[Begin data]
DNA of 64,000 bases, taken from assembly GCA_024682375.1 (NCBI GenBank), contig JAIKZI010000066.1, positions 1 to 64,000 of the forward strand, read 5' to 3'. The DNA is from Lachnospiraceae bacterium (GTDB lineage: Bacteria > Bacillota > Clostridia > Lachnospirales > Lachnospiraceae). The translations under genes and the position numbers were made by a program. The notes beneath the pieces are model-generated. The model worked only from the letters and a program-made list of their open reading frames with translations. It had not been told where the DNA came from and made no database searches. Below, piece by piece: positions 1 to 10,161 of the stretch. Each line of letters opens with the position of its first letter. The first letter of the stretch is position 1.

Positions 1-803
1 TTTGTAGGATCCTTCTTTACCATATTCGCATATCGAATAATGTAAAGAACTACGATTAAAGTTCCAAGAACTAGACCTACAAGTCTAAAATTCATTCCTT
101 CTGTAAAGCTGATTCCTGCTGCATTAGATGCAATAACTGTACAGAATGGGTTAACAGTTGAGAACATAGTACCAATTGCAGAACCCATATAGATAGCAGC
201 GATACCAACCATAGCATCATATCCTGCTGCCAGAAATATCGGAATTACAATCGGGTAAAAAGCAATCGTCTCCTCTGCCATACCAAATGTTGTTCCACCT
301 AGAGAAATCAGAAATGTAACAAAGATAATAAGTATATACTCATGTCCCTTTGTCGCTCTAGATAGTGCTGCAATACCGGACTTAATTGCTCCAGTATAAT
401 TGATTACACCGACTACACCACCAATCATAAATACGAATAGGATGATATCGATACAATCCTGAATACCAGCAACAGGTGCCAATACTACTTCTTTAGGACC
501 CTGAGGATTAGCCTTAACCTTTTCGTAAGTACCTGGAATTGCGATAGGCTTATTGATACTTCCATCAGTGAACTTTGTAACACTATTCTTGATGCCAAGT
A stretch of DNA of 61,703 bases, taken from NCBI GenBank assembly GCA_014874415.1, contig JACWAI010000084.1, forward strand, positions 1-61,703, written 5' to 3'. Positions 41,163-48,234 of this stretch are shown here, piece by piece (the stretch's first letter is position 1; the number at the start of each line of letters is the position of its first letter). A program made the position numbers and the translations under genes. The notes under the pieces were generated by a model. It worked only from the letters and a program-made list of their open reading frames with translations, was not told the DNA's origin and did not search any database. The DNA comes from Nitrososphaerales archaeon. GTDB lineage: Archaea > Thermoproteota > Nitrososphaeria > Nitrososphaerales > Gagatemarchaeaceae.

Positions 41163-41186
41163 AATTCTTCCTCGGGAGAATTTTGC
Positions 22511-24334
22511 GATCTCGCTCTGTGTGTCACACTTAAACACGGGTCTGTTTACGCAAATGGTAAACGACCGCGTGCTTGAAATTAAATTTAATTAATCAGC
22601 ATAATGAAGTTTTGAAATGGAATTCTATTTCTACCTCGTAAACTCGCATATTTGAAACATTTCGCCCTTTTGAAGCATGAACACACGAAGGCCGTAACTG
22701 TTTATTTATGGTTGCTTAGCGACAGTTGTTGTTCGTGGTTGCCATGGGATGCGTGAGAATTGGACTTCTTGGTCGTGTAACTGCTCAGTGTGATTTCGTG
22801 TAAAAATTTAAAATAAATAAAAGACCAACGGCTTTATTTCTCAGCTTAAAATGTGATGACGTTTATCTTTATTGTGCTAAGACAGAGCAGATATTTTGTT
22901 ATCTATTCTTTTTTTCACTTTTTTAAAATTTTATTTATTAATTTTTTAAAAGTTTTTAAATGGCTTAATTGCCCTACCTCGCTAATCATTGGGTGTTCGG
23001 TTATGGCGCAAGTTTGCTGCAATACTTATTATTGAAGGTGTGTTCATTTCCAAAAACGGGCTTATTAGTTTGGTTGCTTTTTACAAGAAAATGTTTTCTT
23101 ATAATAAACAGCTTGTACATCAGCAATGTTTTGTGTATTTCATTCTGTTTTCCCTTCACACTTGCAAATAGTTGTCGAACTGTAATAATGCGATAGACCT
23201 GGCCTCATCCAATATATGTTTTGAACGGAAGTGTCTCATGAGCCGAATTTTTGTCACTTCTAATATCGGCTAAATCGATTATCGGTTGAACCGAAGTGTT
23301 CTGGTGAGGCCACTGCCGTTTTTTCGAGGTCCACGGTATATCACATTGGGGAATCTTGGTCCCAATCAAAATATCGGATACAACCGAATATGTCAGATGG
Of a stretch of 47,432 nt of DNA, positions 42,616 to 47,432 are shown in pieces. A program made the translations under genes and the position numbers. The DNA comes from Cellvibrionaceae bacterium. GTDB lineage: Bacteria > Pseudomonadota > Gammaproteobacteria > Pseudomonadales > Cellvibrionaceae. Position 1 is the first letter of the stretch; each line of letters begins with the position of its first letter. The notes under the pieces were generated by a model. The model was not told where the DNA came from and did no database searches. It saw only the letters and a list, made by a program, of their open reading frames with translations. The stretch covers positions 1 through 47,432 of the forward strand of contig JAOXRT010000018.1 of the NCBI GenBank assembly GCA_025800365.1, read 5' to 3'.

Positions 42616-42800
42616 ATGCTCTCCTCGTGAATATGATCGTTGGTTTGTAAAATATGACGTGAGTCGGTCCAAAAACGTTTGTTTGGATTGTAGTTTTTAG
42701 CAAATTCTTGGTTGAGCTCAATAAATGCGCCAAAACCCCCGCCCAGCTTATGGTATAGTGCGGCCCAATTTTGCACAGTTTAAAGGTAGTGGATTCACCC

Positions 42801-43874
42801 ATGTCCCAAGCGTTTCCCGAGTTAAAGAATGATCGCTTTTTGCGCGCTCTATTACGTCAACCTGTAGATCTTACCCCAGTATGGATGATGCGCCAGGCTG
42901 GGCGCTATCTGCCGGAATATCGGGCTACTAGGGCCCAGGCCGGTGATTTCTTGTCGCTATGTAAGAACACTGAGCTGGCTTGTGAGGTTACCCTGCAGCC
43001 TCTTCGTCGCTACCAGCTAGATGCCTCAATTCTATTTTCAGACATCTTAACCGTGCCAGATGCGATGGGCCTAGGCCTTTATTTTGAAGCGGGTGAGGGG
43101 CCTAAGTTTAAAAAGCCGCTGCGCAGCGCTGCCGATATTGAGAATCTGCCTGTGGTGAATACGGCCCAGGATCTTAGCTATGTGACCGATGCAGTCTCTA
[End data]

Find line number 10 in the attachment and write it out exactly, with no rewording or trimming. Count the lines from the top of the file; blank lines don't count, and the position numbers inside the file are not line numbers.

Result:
Positions 41163-41186